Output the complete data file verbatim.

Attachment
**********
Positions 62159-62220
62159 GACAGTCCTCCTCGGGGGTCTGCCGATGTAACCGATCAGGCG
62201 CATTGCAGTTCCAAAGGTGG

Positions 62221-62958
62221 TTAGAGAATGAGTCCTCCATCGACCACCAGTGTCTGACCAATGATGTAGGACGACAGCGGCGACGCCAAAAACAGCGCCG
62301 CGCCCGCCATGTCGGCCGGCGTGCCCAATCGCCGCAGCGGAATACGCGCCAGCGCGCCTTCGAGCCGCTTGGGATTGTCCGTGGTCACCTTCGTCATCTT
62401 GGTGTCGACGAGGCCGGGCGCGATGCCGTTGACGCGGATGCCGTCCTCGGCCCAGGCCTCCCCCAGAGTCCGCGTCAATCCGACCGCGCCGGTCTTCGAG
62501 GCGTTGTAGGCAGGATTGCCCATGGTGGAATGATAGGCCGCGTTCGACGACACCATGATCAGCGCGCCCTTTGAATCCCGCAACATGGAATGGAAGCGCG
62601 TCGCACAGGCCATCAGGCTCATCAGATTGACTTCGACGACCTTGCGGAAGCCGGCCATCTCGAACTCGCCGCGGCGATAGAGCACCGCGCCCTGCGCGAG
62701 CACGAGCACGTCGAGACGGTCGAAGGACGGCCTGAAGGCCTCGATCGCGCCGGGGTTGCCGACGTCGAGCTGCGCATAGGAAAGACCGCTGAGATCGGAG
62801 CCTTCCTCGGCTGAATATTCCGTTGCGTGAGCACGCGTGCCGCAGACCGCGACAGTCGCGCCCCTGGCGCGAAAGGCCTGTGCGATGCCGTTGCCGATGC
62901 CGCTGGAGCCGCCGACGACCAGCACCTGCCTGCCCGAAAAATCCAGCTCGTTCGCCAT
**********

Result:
Positions 62159-62220
62159 GACAGTCCTCCTCGGGGGTCTGCCGATGTAACCGATCAGGCG
62201 CATTGCAGTTCCAAAGGTGG

Positions 62221-62958
62221 TTAGAGAATGAGTCCTCCATCGACCACCAGTGTCTGACCAATGATGTAGGACGACAGCGGCGACGCCAAAAACAGCGCCG
62301 CGCCCGCCATGTCGGCCGGCGTGCCCAATCGCCGCAGCGGAATACGCGCCAGCGCGCCTTCGAGCCGCTTGGGATTGTCCGTGGTCACCTTCGTCATCTT
62401 GGTGTCGACGAGGCCGGGCGCGATGCCGTTGACGCGGATGCCGTCCTCGGCCCAGGCCTCCCCCAGAGTCCGCGTCAATCCGACCGCGCCGGTCTTCGAG
62501 GCGTTGTAGGCAGGATTGCCCATGGTGGAATGATAGGCCGCGTTCGACGACACCATGATCAGCGCGCCCTTTGAATCCCGCAACATGGAATGGAAGCGCG
62601 TCGCACAGGCCATCAGGCTCATCAGATTGACTTCGACGACCTTGCGGAAGCCGGCCATCTCGAACTCGCCGCGGCGATAGAGCACCGCGCCCTGCGCGAG
62701 CACGAGCACGTCGAGACGGTCGAAGGACGGCCTGAAGGCCTCGATCGCGCCGGGGTTGCCGACGTCGAGCTGCGCATAGGAAAGACCGCTGAGATCGGAG
62801 CCTTCCTCGGCTGAATATTCCGTTGCGTGAGCACGCGTGCCGCAGACCGCGACAGTCGCGCCCCTGGCGCGAAAGGCCTGTGCGATGCCGTTGCCGATGC
62901 CGCTGGAGCCGCCGACGACCAGCACCTGCCTGCCCGAAAAATCCAGCTCGTTCGCCAT